That was 2017. I posted the review, it went about as viral for me as any album review is wont to do, to the point where Angel Olsen’s embittered ‘they made a meme out of my legacy, darling’ from Alex Cameron’s ‘Stranger’s Kiss’ echoed whenever I thought about it. That the revolting thing about the acts you lambast in the era of internet content creation, because in addition to their somehow real fanbase, they have picked up waves of infamy thanks mostly to yours truly. And thus in the only way they’d understand when they see this review – a pop culture reference – I thought of the Joker near the end of The Dark Knight and the line, ‘I think you and I are destined to do this forever’. And so we have Neotheater – reportedly a bit better and a bit darker from the trio, and with no obvious featuring credits to jeopardize that illusion they aren’t managed or distributed through the major label system. And considering you all want it, what did we get?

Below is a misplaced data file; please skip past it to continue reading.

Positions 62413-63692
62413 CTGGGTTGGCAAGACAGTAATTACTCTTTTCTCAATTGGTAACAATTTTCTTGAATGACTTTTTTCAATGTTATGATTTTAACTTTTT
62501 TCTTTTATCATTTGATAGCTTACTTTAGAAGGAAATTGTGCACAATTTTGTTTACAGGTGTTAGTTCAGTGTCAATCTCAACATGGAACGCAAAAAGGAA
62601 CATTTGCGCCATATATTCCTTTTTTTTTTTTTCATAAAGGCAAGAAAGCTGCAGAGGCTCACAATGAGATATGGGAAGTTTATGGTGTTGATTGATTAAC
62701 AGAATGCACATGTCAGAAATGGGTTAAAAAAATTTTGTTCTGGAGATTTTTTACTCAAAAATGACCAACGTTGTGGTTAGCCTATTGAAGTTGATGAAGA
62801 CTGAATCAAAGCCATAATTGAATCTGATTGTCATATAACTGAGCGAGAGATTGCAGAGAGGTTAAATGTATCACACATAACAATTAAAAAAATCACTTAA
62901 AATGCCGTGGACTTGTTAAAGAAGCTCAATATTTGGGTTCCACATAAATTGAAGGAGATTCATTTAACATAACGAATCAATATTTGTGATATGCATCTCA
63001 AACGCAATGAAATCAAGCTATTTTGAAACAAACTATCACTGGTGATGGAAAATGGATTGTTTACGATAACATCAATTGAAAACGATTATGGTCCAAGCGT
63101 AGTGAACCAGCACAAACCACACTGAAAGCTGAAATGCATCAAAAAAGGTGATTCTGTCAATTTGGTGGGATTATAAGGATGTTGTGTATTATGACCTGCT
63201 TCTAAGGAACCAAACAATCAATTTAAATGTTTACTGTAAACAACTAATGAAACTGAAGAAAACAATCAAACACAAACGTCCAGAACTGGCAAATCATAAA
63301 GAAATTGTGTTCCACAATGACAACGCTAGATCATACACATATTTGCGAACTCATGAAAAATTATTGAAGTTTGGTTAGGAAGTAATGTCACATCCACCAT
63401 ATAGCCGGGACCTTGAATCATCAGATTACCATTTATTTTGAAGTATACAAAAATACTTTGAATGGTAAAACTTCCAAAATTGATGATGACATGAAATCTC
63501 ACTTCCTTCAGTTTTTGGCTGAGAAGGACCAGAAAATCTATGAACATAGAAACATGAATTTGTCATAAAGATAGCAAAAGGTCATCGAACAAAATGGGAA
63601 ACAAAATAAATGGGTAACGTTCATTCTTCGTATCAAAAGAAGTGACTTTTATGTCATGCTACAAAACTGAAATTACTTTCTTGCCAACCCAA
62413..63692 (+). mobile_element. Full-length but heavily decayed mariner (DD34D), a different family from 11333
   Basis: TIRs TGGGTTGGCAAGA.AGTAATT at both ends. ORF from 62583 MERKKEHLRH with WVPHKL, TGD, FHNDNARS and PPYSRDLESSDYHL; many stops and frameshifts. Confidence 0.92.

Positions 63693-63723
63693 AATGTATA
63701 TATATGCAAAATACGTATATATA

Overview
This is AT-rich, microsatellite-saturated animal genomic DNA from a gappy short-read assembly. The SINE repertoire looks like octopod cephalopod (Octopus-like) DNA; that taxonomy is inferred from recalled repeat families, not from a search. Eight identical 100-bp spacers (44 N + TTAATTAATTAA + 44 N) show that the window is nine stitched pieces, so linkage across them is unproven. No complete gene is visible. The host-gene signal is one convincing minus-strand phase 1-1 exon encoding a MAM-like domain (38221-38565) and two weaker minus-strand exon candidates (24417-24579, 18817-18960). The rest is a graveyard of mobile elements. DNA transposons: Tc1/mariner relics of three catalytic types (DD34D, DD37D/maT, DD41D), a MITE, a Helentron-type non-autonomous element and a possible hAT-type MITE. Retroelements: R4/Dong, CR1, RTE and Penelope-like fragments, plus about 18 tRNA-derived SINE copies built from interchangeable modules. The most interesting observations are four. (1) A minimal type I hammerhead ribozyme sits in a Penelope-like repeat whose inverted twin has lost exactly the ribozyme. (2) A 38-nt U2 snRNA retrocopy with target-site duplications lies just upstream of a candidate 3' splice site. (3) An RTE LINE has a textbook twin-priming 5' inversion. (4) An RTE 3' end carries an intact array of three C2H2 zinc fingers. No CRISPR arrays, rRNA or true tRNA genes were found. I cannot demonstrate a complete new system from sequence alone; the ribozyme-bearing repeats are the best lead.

So if you’re all here to watch me do an overblown evisceration on this thing… look, that’s for special occasions, and AJR‘s Neotheater, despite its lofty swells that want to feel cribbed from a mid-50s live-action Disney musical, it’s really not that special. It’s certainly not the special sort of excruciating that made The Click such a uniquely atrocious work – it’s still absolutely terrible, let’s not dance around that, but for the first time I can hear points where the group has at least the potential to make songs that would be tolerable, or an artistic instinct that isn’t the equivalent of a spring-loaded meat tenderizer to the gonads. Or to put it another way… I’m not even sure this is the worst album I’ve heard this year, and for AJR, that’s an improvement.